Report and recommendations

The report is in four sections with an executive summary with a focus on urban design and the FIFA World Cup event. The first section discusses the prevalence of and disadvantages for people with disability. Five levels of accessible and inclusive urban design are presented based on the UN’s Economic and Social Affairs work.

The second section relates specifically to the World Cup with diagrams and explanations of how Qatar will achieve its aims. The third section is about what to expect at the tournament. With eight stadia all within a relatively close proximity to each other. That means fans can see more than one match in a day.

The fourth section has conclusions and policy recommendations. At the end of the tournament it will be necessary to check the experiences of people with disability. And also, whether the tournament left a lasting legacy of service and behavioural change.

The report closes with six policy recommendations. Similarly to the London Olympic and Paralympic Games, setting up an authority to continue the work is one of them. There is not much new in the report for countries that have policies on access and inclusion. However, it is good to see their aims and objectives set out in the report. While people with disability are being considered, we know that there are some other groups who remain on the outside.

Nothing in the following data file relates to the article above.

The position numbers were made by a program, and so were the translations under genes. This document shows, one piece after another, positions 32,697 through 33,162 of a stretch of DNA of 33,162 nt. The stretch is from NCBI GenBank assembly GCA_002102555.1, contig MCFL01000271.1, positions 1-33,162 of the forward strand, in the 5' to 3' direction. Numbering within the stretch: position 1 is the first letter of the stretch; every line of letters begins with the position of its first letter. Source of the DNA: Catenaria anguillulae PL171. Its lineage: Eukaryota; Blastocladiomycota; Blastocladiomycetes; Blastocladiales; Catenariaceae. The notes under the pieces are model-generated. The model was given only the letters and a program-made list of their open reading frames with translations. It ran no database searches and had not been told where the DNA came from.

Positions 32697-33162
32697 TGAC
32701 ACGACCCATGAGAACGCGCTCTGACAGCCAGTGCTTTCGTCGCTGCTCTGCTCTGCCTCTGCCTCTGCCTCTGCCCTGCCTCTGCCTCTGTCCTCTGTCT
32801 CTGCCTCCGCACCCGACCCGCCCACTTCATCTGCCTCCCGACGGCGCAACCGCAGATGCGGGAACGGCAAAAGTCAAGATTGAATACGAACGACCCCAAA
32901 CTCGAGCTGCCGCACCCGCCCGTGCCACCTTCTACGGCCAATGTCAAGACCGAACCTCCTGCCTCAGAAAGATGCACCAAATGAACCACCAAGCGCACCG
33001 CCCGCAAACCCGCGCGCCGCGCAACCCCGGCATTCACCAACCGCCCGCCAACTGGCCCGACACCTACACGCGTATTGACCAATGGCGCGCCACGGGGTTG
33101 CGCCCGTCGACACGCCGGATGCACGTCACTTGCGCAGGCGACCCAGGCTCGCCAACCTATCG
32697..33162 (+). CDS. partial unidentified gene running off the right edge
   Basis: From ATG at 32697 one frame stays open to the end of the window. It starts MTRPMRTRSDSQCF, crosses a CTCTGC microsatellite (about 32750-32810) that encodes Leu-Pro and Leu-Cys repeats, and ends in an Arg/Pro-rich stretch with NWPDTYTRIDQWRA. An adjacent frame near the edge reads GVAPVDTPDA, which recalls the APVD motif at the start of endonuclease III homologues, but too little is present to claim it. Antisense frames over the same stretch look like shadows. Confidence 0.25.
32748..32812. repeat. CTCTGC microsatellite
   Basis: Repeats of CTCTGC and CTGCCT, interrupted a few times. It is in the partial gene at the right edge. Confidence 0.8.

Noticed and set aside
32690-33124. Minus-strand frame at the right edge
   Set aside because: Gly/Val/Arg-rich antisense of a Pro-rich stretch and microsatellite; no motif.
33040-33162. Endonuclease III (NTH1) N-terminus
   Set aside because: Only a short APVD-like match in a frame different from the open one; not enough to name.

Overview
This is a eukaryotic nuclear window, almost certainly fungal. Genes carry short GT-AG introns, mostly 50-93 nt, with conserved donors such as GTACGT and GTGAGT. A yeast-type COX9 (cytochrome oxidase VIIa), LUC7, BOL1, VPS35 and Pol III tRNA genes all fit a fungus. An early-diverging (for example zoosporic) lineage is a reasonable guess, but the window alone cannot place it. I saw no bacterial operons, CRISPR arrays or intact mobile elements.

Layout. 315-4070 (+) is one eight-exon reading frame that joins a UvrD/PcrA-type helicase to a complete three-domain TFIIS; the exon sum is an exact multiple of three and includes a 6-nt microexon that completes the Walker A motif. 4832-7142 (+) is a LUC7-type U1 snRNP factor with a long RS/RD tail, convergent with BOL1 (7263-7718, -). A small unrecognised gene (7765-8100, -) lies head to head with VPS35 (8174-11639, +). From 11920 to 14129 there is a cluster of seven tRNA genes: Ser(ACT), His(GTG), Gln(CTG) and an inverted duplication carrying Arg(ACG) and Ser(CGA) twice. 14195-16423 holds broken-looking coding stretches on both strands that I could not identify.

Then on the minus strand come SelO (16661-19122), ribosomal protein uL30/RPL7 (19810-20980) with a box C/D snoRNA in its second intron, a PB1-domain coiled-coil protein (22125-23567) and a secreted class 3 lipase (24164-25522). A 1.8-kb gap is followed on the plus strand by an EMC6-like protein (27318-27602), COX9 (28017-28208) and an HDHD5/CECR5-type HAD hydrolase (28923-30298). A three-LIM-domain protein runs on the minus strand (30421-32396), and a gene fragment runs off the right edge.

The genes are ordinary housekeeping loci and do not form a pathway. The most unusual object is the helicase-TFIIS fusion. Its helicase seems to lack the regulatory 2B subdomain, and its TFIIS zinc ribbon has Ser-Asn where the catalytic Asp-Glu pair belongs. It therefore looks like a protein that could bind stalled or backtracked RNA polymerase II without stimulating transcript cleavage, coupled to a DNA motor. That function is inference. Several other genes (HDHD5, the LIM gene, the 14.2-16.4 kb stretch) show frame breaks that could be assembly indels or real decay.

The report is published by WISH and draws on the WISH 2022 Forum on Accessible Design and Health recently held in Doha.

WHO age friendly cities: does it work?

The World Health Organization’s guide to age-friendly cities and active ageing set the trend for policy in 2002. The publication, Global Age-Friendly Cities: A Guide, supports the age-friendly framework. This inspired the development of the Global Network of Age-Friendly Cities and Communities. So how successful has this age-friendly movement been?

Front cover of the WHO guide for age friendly cities.

The longevity revolution is happening now. So it is a good time to review the success or otherwise of the age-friendly movement and the WHO framework for age-friendly cities.

The WHO Guide was initially designed to be a bottom-up participatory process. The flexibility of the process enabled individual cities and communities to work on local issues. However, it hasn’t quite worked that way. As with all participative processes, it comes down to whose voices are being heard at the discussion table. And it depends on whether the city or community is urban or rural and on the resources available.

Edgar Liu has checked out Australian policies across the three tiers of government. He wanted to find out if the WHO guide and framework inspired policy making. And if it did, to what extent. In a nutshell, these policies did not fully reflect socioeconomic and cultural diversity. Also, the policy focus remains on care and support services, which conflicts with the recommendations for connecting with multiple policy areas.